Dr. Angela M. Nonaka is a faculty member at the University of Texas (USA). She has lived and worked extensively in Asia studying sign languages in East and Southeast Asia. Her current research focuses on examination of Ban Khor Sign Language, an endangered sign language isolate in Thailand. Reflective of her training in and commitment to holistic four-fields anthropology, her scholarship emphasizes use-based analyses of language in situ, invoking theories and methods associated with various research approaches in contemporary linguistic anthropology. Her recent publications on language endangerment include: “Sign Languages-The Forgotten Endangered Languages: Lessons on the Importance of Remembering” and “Estimating Size, Scope, and Membership of the Speech/Sign Communities of Undocumented Indigenous/Village Sign Languages: The Ban Khor Case Study.More on Angela Nonaka
Sebastian NordhoffMore on Sebastian Nordhoff
Victoria Nyst is a post-doctoral fellow in the Leiden University Centre for Linguistics. Her main research interests are in sign language endangerment, documentation and description, and community based field linguistics, with a specialism in Adamorobe Sign Language (from Ghana) and the sign languages of West Africa.More on Victoria Nyst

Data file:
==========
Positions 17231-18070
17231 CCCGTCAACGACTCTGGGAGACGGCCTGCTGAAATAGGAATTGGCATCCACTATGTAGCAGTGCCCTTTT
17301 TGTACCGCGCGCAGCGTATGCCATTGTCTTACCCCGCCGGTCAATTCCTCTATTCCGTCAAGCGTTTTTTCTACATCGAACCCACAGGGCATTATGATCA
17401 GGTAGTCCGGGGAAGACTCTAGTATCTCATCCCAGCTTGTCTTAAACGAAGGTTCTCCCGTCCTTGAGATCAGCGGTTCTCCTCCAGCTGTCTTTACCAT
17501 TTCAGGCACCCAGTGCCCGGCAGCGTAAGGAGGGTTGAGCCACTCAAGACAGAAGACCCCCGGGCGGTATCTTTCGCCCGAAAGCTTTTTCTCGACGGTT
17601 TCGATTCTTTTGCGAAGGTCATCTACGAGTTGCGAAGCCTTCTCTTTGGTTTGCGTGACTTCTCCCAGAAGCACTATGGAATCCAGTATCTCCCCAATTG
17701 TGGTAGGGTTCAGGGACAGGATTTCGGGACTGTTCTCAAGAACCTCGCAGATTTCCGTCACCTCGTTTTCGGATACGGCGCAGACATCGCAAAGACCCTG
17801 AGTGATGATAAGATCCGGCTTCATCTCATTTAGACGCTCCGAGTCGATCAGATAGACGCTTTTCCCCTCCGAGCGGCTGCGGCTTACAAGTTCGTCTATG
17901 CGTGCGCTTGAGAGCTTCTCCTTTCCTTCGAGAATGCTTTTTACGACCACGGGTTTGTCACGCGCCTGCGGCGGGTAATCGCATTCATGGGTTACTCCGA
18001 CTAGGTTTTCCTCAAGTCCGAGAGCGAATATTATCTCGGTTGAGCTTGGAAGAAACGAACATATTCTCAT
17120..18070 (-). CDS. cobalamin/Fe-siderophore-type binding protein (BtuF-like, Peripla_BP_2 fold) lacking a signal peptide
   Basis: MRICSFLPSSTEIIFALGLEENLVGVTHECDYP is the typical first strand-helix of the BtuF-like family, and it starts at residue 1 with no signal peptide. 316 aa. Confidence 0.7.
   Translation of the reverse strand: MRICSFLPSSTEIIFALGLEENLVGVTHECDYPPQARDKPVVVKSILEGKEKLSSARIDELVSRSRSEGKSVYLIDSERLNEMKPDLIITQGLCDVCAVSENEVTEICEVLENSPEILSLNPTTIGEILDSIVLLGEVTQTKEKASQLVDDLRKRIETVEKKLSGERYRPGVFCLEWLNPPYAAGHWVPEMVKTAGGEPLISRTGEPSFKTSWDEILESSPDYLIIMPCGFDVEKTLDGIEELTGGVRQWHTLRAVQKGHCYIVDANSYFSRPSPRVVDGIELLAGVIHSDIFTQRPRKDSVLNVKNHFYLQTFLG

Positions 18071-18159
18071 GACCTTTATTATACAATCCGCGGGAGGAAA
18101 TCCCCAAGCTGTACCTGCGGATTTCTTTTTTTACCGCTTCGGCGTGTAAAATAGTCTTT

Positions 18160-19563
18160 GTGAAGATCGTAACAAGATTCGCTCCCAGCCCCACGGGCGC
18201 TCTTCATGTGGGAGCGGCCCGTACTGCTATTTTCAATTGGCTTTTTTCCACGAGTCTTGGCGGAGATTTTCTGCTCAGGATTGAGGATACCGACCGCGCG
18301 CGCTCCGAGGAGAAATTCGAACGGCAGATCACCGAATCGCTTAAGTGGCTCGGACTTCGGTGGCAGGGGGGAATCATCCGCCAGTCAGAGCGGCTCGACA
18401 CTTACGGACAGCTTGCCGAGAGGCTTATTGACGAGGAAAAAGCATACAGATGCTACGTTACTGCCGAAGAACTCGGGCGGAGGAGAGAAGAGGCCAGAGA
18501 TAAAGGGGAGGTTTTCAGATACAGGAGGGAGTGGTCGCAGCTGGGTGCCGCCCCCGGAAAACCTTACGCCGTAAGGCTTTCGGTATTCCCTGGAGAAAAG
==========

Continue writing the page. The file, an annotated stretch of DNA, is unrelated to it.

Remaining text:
Pascale PaulinMore on Pascale Paulin
Tyler Peterson is currently a post-doctoral researcher at the Leiden University Centre for Linguistics. His primary empirical interest is in the documentation and research of the Tsimshianic languages. He also works on the formal semantics and pragmatics of modality and evidentiality. Other interests include computational linguistics, and the maintenance and revitalization of endangered languages.More on Tyler Peterson
Julia Sallabank is a research fellow in language support and revitalisation in the Endangered Languages Academic Programme (ELAP), Department of Linguistics at SOAS. Julia's research interests are primarily sociolinguistic, with a focus on the endangered Norman French speaking community in Guernsey, Channel Islands. She is interested in language revitalisation, language ideology, literacy practices in endangered languages, and their implications for language policy.More on Julia Sallabank
Thilo Schadeberg is professor emeritus of African languages at Leiden University. He has carried out field work in Sudan, Tanzania, Angola and Mozambique, and conducted historical comparative research on Bantu languages and on Kordofanian.